Returning to STEP 223, if the digital services of the originator and the answerer are compatible, then the originator transmits an ORIGINATOR SELECT IDENTIFIER and ORIGINATOR SELECT MESSAGE (STEP 237) during a DDL-C period. FIG. 5 is an illustration of the data pattern transmitted during the DDL-C period in accordance with the preferred embodiment of the present invention. The first three most significant bits of the data pattern shown in FIG. 5 comprise the ORIGINATOR SELECT IDENTIFIER 501. The bit labeled "S" is generated to be in a first logical state for two consecutive 8-bit samples, and then in the inverse logical state for the next two 8-bit samples. This pattern is repeated throughout the DDL-C period and allows the answerer to identify the DDL-C period. The fourth most significant bit of the data pattern transmitted during the DDL-C period provides synchronization in the same manner as described above in the context of the data pattern transmitted during DDL-B shown in FIG. 4B. The fifth most significant bit comprises the ORIGINATOR SELECT MESSAGE. The ORIGINATOR SELECT MESSAGE is essentially the same as the ANSWERER CAPABILITY MESSAGE shown in FIG. 4B. That is, each consecutive 8-bit sample, starting from the 8-bit sample in which the synchronization bit changes from "0" to "1", indicates a selected bit rate or layer 2 type. In the preferred embodiment of the present invention, the ORIGINATOR SELECT MESSAGE indicates the bit rate and the layer 2 type in accordance with TABLE 1, shown above. A parity bit "P" is preferably used in the same manner as described in the context of the ANSWERER CAPABILITY MESSAGE. Preferably, the originating equipment should not transmit an ORIGINATOR SELECT MESSAGE which indicates a transfer rate that was not indicated by the ANSWERER CAPABILITY MESSAGE. If more than one bit in the group M0 -M7 is set to a logical "1", then it is mutually understood by the originator and answerer that both the originator and answerer will use the highest transfer rate indicated by the originator. For example, if M0 -M7 are 0, 1, 0, 1, 1, 0, 0, and 0, respectively, then the selected transfer rate is 56 kbps.

Similarly, if more than one bit of the group M8 -M11 is set to a logical "1", then it is mutually understood by the answering equipment and the originating equipment that the answering equipment and the originating equipment will use as the next higher layer protocol, the protocol indicated by the first bit set to a logical "1" from among the bits M8 -M11. For example, if M8 -M11 are 1, 0, 1, and 0, respectively, then LAPM is selected as the next high layer protocol. In accordance with the one embodiment of the present invention, if all bits M0 -M7 or M8 -M11 are zero, then the answerer and originator equipment are incompatible.

A predetermined time (12.5 ms, or the time required to transmit 100 samples, in the preferred embodiment) after the originator begins transmitting the ORIGINATOR SELECT IDENTIFIER and the ORIGINATOR SELECT MESSAGE, the originator preferably begins transmitting a "DDL-S1" pattern (STEP 239). The DDL-S1 pattern acts as a "sanity check" to verify that end user information will survive transmission over the call path. The DDL-S1 pattern is preferably generated by applying a stream of 8-bit samples, having each of the 8 bits set to a logic state "1", to a scrambler circuit (such as defined in CCITI V.22bis). In one embodiment, the scrambler may be a well known circuit that performs modulo-2 division of the transmit data stream by a fixed polynomial. Samples that are transmitted to the GSTN are scrambled in order to keep signal processing equipment, such as an echo canceler, disabled during the call.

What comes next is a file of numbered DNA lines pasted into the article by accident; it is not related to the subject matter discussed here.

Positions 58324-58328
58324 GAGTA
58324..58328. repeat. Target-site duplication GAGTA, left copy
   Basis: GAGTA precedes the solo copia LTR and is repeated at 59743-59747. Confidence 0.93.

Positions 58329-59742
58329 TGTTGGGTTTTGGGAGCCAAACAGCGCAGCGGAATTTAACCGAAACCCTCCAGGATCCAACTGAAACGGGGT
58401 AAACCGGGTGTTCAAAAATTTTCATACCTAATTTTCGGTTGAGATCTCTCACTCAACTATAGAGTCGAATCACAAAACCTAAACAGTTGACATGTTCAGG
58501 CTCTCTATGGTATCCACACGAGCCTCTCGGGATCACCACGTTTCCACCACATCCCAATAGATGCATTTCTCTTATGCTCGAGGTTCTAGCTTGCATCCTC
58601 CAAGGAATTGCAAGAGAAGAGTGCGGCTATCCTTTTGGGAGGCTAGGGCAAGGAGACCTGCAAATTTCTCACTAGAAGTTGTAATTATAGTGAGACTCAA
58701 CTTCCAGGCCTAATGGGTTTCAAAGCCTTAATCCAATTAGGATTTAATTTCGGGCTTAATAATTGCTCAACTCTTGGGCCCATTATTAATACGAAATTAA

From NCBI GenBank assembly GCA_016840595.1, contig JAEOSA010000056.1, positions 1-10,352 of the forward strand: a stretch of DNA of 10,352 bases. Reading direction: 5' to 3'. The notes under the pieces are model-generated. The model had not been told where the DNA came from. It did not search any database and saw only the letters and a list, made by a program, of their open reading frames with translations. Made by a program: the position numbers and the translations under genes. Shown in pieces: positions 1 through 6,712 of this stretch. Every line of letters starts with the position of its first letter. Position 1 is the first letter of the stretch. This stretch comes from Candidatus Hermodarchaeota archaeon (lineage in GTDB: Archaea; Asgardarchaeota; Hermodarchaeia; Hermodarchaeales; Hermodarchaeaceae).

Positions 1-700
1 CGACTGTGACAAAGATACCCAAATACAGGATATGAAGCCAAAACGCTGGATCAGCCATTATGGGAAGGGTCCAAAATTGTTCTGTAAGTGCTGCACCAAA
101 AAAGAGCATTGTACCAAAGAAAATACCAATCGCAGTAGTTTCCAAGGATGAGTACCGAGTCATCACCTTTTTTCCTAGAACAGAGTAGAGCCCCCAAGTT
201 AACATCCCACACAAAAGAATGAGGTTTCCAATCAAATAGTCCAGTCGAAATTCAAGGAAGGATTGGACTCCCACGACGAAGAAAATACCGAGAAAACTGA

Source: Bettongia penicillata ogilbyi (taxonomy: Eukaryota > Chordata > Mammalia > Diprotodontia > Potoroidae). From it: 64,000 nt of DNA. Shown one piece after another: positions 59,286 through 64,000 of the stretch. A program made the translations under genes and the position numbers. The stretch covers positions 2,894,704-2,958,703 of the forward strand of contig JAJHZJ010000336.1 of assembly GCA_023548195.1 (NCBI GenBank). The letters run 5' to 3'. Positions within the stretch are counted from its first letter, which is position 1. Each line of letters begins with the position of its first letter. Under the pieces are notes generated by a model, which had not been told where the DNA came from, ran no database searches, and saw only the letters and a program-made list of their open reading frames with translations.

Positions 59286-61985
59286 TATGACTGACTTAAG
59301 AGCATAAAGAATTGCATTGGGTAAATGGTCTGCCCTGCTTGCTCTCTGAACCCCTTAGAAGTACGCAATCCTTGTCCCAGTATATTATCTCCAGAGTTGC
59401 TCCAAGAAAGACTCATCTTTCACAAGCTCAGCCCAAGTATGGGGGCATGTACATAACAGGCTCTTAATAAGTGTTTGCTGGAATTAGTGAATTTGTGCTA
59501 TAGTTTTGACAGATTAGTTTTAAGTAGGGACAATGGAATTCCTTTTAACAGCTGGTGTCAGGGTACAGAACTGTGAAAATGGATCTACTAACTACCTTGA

Keeping signal processing equipment disabled requires a minimum amount of audible energy to be present in the call path. More specifically, the 8-bit samples, when interpreted as audio samples, must represent audible energy with a root mean square (RMS) energy which conforms to the holding-band characteristics specified in standards, such as CCITT G.164 and G.165. For standard analog modulation schemes (e.g., V.32bis), this requirement is easily met by producing a carrier signal with sufficient amplitude. When transmitting digital data samples over the same call path, however, the data itself determines the spectral content of the signal. Some commonly used data patterns can appear to contain no audible energy. For example, a data stream in which consecutive bits are at a logic state "1" for an extended period of time will appear to have no audible energy. By encoding the information with a scrambler, the scrambled (pseudo-random) stream of samples will have predictable spectral characteristics similar to band-limited white noise. The resulting stream of samples has sufficient audible energy to keep signal processing equipment which conforms to standards, such as CCITT G.164 and G.165, disabled.

In one alternative embodiment, no scrambler is required. In such an embodiment, the DDL-S1 pattern is designed such that sufficient audible energy will be detected to ensure that signal conditioning equipment (such as echo cancellation equipment) is disabled. In another alternative embodiment, the originator begins transmitting samples encoded with end user information after the predetermined period.

In accordance with one embodiment, a timer in the originator is started when the originator begins transmitting the DDL-S1 pattern. The originator transmits the DDL-S1 pattern at the negotiated rate for up to a predetermined period of time (such as 1-5 secs.). If the originator has received the required number of scrambled "1"s before the predetermined period of time has elapsed (STEP 241), then the originator begins transmitting end user digital information at the negotiated rate with each sample being scrambled (STEP 243).